The Department of Defense says it was hit by a cyberattack by a "foreign intelligence service" that managed to pilfer 24,000 sensitive files.The attack, which occurred in March, was perpetrated by an unnamed "nation state," according to Deputy Defense Secretary William J. Lynn III. Lynn who disclosed the breach during a speech Thursday outlining the Pentagon's new cyber strategy for dealing with cyber-breaches.
The Washington Post reports that the files were stolen from a defense contractor. Lynn did not name the "nation state" involved, nor did he disclose the nature of the files that were stolen. The admission of the breach appears to be nothing more than a justification of the Department of Defense's new "Strategy for Operating in Cyberspace" (PDF).
The new strategy, outlined in the afore-linked 19-page document, has five "strategic initiatives," or "goals."
1. Treat cyberspace as an "operational domain" with specially organized, trained, and equipped forces.
2. Employ new defense operating concepts to protect DoD networks and systems.
3. Partner with other U.S. government departments to enable a "whole-of-government" cybersecurity strategy.
4. Build relationships with U.S. allies and international partners.
5. Recruit, educate, and train "the nation's ingenuity" to help improve cybersecurity.
Under the new cybersecurity guidelines, a cyberattack could be considered an act of war, and warrant a "proportional and justified military response at the time and place of its choosing," Lynn said. Of course, for a cyberattack to be considered an act of war, it must bring effects comparable to those brought about in a more traditional act of war--massive damage, massive human losses, or significant economic damages.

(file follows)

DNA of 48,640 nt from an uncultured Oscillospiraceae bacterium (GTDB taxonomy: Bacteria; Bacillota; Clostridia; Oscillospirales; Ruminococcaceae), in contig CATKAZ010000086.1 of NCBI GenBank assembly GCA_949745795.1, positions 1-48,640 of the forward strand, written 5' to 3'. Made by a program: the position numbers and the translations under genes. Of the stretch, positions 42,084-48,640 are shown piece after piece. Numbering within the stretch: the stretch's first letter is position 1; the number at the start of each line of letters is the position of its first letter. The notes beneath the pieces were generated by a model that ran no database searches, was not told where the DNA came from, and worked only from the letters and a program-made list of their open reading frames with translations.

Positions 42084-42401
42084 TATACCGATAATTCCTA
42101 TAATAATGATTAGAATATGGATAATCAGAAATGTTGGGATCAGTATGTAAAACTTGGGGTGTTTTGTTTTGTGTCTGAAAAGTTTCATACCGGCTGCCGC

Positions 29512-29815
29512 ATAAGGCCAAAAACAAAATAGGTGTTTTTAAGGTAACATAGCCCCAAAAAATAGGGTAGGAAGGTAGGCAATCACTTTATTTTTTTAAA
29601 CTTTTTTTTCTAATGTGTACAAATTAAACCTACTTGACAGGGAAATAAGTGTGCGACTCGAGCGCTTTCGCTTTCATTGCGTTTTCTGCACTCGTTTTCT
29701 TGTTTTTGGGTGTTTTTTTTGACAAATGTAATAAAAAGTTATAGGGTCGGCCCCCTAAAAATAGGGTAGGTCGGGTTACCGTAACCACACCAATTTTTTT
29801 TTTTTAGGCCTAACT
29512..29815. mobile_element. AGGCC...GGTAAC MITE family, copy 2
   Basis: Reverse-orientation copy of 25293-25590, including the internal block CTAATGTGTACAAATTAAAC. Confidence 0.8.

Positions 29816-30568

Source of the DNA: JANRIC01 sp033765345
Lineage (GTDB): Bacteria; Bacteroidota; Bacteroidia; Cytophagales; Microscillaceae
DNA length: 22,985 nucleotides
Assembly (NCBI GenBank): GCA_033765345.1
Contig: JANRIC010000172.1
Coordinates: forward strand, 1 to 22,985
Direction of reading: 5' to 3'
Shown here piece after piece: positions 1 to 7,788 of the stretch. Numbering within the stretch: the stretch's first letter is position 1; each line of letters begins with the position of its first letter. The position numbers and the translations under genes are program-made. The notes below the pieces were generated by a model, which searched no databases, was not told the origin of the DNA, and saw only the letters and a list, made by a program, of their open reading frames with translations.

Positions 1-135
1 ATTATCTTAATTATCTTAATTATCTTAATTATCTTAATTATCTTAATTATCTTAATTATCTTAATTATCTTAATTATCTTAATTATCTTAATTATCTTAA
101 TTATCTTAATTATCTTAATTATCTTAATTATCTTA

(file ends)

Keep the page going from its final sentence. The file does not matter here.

"It would be in those circumstances that I think the President would consider all the tools he has--economic, diplomatic, and as a last resort, military," Lynn said.
This is far from the first discussion of cyberattacks as acts of war--in fact, hacktivist group LulzSec is largely a product of the initial reports that the Department of Defense planned to take a more serious approach to hacking. In one of LulzSec's first appearances, the hacking group claimed it hacked and defaced the web site of the Atlanta chapter of InfraGard, an organization affiliated with the FBI, in response to NATO and President Obama's "upping the stakes."
Lynn also noted that, over the past few years, "all manner of data has been stolen," from the mundane to the incredibly sensitive, including "aircraft avionics, surveillance technologies, satellite communications systems, and network security protocols" by "foreign intruders from corporate networks of defense companies."
In other words, it looks like two things are true: first, the U.S. government seriously needs to put the cyber-lockdown on its data, and second, LulzSec totally misinterpreted the initial push--the DoD never really cared about Anonymous and LulzSec and 16-year-old hackers with nothing to do (until now, that is).